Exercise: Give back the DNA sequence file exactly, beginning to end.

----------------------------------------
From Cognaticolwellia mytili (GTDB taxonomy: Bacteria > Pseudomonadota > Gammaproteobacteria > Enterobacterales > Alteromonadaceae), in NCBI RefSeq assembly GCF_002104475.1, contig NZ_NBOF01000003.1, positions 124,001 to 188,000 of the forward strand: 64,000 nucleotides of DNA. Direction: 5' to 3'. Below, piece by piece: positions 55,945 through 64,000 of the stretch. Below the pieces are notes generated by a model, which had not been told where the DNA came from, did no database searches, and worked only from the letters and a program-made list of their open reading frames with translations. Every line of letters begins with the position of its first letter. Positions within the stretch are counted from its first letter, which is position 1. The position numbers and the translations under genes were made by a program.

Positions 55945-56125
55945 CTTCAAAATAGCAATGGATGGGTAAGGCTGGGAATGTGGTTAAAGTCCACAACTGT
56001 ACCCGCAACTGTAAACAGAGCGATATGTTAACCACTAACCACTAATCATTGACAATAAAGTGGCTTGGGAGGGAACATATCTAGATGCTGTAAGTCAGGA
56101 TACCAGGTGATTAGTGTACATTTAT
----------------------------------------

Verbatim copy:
From Cognaticolwellia mytili (GTDB taxonomy: Bacteria > Pseudomonadota > Gammaproteobacteria > Enterobacterales > Alteromonadaceae), in NCBI RefSeq assembly GCF_002104475.1, contig NZ_NBOF01000003.1, positions 124,001 to 188,000 of the forward strand: 64,000 nucleotides of DNA. Direction: 5' to 3'. Below, piece by piece: positions 55,945 through 64,000 of the stretch. Below the pieces are notes generated by a model, which had not been told where the DNA came from, did no database searches, and worked only from the letters and a program-made list of their open reading frames with translations. Every line of letters begins with the position of its first letter. Positions within the stretch are counted from its first letter, which is position 1. The position numbers and the translations under genes were made by a program.

Positions 55945-56125
55945 CTTCAAAATAGCAATGGATGGGTAAGGCTGGGAATGTGGTTAAAGTCCACAACTGT
56001 ACCCGCAACTGTAAACAGAGCGATATGTTAACCACTAACCACTAATCATTGACAATAAAGTGGCTTGGGAGGGAACATATCTAGATGCTGTAAGTCAGGA
56101 TACCAGGTGATTAGTGTACATTTAT